| Pikes from Crags, no car for me!
I had wanted to wait to complete this peak as my finisher, but with my peak list dwindling and not much motivation for driving this weekend, I decided that I would get Pikes. I was a little disappointed as I had envisioned myself hiking up this mountain with my wife and with six more peaks under my belt. But with a lack of funds my plan of completing my goal this year won't happen. Whew! With that stress off of my back I can enjoy the rest of my summer hiking season!
I had left my house in Broomfield at midnight with a planned early summit bid as to avoid the crowds on the summit. I hit the TH at 2am, and thought that the signage was a little lacking, but as Bill described on the route pages they are still building fences and putting up signs. There were some warning flags that were going off in my head, but I wanted to hurry, so I went. I did notice a sign on the trail which directed me to the Ring The Peak trail, which is what I would be doing right? It had been 45 minutes, and still no fork in the trail, and no ground pipes to be seen. I was on the wrong trail! So I went back, looked at the signs more closely and realized I was hiking up Raspberry hill (I guess that's what happens when you don't sleep). Oops, so I went back to the car and continued driving about another 1/4 of a mile up the road and saw the actual TH. It was so obvious I started laughing. So much for a quick start!
An hour and a half later I was standing on the saddle at 12,750 feet. I was surprised at how far away the summit was, but at least the trail moderates dramatically after gaining the saddle.
Little Pikes as viewed from near the saddle entrance
The three miles from the saddle were very pleasant, but my attempted speedy summit bid has taken quite a bit more energy than I had planned. So to help I thought I would slow down and attempt to mess around with my new camera.
I need a tripod!
I welcomed the sun, it was warm and inviting. It also helped wake me up. It was a strange feeling to be so tired that I actually started to doze while hiking; good thing this is not a technical climb!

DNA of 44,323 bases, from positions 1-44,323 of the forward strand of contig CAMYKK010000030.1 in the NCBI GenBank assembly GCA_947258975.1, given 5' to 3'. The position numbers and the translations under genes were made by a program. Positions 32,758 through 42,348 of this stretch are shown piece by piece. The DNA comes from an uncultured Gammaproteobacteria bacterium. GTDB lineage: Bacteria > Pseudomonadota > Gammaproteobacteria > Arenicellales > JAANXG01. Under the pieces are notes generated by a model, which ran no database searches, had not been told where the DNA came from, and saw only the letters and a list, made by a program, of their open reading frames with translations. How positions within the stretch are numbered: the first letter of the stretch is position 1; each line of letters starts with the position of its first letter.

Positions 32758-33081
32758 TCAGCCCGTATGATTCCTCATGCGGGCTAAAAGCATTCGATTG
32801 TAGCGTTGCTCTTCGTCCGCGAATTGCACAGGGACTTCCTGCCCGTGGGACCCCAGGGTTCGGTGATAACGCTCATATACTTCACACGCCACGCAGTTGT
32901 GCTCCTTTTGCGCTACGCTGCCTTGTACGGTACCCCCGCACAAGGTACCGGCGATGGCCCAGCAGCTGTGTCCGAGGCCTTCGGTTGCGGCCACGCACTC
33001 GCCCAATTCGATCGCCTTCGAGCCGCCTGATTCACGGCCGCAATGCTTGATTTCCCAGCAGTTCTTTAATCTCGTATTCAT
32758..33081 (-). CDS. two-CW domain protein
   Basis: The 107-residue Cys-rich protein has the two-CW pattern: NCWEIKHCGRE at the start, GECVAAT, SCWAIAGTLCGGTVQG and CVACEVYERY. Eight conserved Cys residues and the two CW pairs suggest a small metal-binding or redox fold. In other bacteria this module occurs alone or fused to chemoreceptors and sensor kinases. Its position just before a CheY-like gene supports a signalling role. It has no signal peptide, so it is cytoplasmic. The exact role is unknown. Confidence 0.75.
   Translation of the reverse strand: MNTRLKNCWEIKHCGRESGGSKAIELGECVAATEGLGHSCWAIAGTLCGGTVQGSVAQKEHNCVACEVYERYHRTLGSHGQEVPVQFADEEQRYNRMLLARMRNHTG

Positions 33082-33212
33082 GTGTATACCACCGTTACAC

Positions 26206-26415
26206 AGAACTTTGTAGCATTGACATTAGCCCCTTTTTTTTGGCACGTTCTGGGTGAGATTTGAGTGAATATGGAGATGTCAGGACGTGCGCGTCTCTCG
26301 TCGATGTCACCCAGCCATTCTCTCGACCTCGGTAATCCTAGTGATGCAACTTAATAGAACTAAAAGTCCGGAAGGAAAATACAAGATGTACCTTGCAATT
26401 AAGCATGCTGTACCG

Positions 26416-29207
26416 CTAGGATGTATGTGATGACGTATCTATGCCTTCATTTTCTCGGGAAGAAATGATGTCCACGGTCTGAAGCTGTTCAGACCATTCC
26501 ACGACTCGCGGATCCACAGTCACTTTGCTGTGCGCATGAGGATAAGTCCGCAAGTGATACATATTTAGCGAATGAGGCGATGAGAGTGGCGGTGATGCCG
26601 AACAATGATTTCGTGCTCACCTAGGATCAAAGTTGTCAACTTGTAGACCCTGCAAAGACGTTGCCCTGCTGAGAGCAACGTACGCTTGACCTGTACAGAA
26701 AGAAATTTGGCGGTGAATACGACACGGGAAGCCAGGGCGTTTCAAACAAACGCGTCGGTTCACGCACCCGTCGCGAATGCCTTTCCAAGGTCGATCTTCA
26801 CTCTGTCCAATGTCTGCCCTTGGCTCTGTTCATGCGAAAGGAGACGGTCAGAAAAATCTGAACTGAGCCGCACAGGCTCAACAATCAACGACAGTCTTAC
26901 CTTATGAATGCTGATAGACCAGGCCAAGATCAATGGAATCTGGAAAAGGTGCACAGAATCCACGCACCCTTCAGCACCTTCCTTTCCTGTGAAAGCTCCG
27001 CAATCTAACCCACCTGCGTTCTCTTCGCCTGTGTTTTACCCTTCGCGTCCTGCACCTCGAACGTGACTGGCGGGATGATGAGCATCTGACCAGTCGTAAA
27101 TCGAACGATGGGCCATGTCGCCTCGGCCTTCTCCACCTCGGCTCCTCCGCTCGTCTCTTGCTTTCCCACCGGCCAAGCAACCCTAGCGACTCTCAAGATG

It felt quite peculiar hiking right next to a road, but at least there were no cars on it yet. This mountain is quite spectacular, and contradictory at the same time. With all it's beauty and unique rock formations, the reminder of our ever increasing encroachment on nature is constant.
Pikes Peak massif
Taken after crossing the road at Devils Playground
Looking back towards Devils Playground, Little Pikes in alpenglow
Shortly after the above picture was taken, I gradually descended to the road. I didn't see any other options to avoid the road, other than to hike on the shoulder, drop down below the road and climb back up. Nope, I took the lazy way and used the road to my advantage.
After using the shoulder to put you back on the obvious trail there is an easy little hill to ascend.
Pikes peaking above a small obstacle
Looking back down from the top of my short ascent
Once you surmount this little obstacle, Pikes Peak presents herself in all her glory. I also realized that the final summit push wouldn't be as difficult as once thought.
I'm so close!
I can't remember a peak where I was above tree line for such an extended period of time, I was having a blast!
Looking back from before the final road crossing
I banked around a large hill and again dropped slightly toward the road. I didn't realize I would parallel the road for so long. I saw the cairns below the road, but the road proved to be the easiest way again. I stayed on the shoulder for about a hundred yards or so until it banked up to it's final summit run.
Taken before the final summit pitch
I had read in previous TR's that to finish this final push you pretty much just pick your own line, but I arrived at another option. There is a beautiful trail that switches back all the way up the massif. It is easy to follow with large cairns and well built steps, and it is extremely gradual. On the way down I ran into the "Friends of Pikes" who were in the final cleanup stage of the trail construction
On the final pitch, below a small ridge
The trail weaves it's way around the final stretch of the summit road, and eventually drops you off behind the large weather station or whatever it is. I saw the building was owned by the military.
Although I had been up here many times by car, I was still struck by the size of this summit, it reminded me of Longs Peak. I sat down behind a rock and ate for the first time, and watched the droves of people start to arrive. There was a vanload of people, accompanied by an equal amount of bikes that arrived just before I did, I did something like that a few years back, it was a blast!
Looking back from the summit I knew I had a long way down, and the flow of people had just increased exponentially so I knew it was time to go.
Looking back towards the saddle entry three miles away (lower point on the saddle)
My 1st attempt at a flowing river shot
I was supposed to hike this mountain last, and to be honest I am glad I didn't. This mountain is full of contradictions, but they don't detract from its beauty to be sure. However, it was a little anti-climatic as I have been here many times before. This hike started out rough, and was definitely not a "gimmie" but ended quite nicely. I was a zombie on the drive home, made worse by the I-25 closure at Tomah Rd which added an hour to my short drive. I don't have much more time this summer to hike so I will definitely relish my last few 14ers of this summer, and Pikes was no exception.
Thank you for reading!
Thumbnails for uploaded photos (click to open slideshow):